The problem is that Roubini is not a trader and his service is not trading analysis. If you’re a trader, you’re looking at what’s going to happen next week, not what’s going to happen 6 months from now.
In fact it is likely that there will be another correction now in equities – plain and simple. But it’s not going to be a large correction.
What Roubini is saying – as are so many others – is that in Q4, the fourth quarter of 2013, you’re going to see a much more substantial correction in equity prices. Why? This is based on the assumption that the global central banks led by the Fed are going to trail off, as it were, on quantitative easing by the end of 2013. However I wouldn’t believe that for a New York minute.
In other words, everyone who is predicting a more sizeable correction in equities, are all making the same assumption to make that forecast, namely that global central banks are going to allow QE (Quantitative Easing) to run out.
So why do they believe that? Because the principal central banks, the ones that make the planet run – the ECB (European Central Bank), the Bank of England, the BoJ (Bank of Japan) and the Fed all have these QE programs which all have target ending dates. It’s true that the target ending dates for the current round of QE, whether it’s QE 2, 3, or 4, depending on which central bank you’re talking about, is scheduled to end at the end of 2013.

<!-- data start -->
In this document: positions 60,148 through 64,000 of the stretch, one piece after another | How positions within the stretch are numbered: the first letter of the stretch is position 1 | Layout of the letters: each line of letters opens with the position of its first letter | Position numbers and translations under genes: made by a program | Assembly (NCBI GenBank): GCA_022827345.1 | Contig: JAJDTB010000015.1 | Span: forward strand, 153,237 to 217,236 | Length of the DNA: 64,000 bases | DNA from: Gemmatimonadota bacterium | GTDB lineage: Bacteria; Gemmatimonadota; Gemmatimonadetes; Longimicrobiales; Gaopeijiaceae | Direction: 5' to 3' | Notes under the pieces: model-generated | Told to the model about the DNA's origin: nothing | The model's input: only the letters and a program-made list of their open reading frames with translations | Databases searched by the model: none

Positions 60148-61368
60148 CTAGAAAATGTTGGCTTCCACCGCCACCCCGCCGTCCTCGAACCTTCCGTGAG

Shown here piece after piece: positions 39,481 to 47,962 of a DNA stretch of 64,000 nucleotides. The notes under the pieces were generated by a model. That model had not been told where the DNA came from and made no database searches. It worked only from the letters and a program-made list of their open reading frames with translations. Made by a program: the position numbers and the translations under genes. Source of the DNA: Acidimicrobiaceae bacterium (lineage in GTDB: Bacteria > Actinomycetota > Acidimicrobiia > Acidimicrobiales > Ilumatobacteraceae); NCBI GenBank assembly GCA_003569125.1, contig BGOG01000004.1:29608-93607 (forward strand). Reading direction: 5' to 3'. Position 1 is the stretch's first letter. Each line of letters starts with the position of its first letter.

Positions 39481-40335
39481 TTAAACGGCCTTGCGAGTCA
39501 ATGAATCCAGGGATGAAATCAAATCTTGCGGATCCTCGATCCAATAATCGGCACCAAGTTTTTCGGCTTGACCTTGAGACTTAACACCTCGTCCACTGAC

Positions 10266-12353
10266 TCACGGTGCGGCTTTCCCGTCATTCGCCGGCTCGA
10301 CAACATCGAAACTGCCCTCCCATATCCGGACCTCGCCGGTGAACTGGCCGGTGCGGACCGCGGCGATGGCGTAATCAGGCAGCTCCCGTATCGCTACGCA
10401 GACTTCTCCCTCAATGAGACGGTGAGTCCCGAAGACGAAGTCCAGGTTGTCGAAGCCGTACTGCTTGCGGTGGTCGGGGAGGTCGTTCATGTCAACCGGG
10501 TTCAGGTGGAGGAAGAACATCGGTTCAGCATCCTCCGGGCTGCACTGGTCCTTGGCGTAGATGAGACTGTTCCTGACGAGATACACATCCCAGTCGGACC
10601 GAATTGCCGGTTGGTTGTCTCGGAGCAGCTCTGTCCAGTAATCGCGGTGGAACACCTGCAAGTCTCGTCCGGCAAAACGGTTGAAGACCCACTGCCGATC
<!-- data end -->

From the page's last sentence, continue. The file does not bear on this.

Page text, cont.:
However if you don’t think that they’re going to immediately replace that with a new QE program in 2014, then you’re dreaming. Of course they are. Why? Because they can still “afford” to do so.
So, there will be a near term correction in the S&Ps; of 5% and a near term correction in the commodities, particularly in the industrial commodities, which have “lagged” the financially sensitive commodities.
Also the fungible commodities – what people eat and what makes the planet work – as well as the industrial commodities are already declining. The problem is that commodity prices are already overbought relative to their underlying economic fundamentals.
Another problem that the commodities face is that we are already seeing global surpluses in aluminum, steel, nickel, tin, copper, etc., and you are going to see enormous grain harvests in the 2013 crop season, including soft and tropical commodities, because high prices bring out more production. This is true in both grains and metals. This then becomes an additional depressant on economic sentiment and markets because it is likely that commodity prices are going to move lower, simply because supply/ demand fundamentals are turning increasingly more bearish. Commodity prices are not supported by quantitative easing to the degree that equity prices are supported. Therefore, if you’re looking at six months down the road, it is likely that there will be a much sharper correction in commodity prices than in equity prices.
Those like the Bond Bears, who pooh-pooh the bonds, are also wrong because the first thing out of their mouths is “Don’t fight the Fed” -- and then they say “Be bearish the bonds,” which is obviously fighting the Fed.